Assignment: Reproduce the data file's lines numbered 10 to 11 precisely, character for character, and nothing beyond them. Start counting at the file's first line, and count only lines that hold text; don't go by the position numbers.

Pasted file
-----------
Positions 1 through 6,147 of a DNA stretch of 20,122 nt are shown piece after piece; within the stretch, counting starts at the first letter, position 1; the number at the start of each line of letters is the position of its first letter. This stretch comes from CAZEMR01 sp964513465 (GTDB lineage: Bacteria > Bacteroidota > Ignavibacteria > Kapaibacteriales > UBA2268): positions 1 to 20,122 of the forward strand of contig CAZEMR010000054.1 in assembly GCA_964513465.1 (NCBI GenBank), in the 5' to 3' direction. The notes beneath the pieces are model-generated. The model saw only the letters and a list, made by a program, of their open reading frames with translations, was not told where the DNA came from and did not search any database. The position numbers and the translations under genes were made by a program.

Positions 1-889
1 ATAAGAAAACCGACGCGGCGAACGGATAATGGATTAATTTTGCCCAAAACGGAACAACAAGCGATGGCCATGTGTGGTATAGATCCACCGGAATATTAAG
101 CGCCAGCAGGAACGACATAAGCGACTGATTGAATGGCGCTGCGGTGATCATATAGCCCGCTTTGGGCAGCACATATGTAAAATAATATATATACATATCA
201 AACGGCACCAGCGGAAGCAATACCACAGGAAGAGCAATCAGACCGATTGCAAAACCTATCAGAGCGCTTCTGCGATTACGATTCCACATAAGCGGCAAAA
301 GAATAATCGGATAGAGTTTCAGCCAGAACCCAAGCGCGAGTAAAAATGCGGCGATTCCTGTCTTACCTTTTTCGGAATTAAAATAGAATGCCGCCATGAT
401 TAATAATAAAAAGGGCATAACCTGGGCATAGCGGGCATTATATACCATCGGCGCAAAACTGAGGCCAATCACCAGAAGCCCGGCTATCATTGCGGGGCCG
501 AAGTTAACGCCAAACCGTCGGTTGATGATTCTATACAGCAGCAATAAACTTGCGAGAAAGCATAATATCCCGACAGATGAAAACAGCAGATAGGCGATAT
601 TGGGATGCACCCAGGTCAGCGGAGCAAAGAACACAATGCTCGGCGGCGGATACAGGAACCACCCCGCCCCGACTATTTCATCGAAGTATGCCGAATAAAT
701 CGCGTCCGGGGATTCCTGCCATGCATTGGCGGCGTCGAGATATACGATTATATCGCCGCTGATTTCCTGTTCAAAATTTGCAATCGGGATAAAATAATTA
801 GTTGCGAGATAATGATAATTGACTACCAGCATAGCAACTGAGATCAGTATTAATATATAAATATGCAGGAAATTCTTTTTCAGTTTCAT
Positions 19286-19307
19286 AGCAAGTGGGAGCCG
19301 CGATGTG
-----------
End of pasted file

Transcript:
701 CGCGTCCGGGGATTCCTGCCATGCATTGGCGGCGTCGAGATATACGATTATATCGCCGCTGATTTCCTGTTCAAAATTTGCAATCGGGATAAAATAATTA
801 GTTGCGAGATAATGATAATTGACTACCAGCATAGCAACTGAGATCAGTATTAATATATAAATATGCAGGAAATTCTTTTTCAGTTTCAT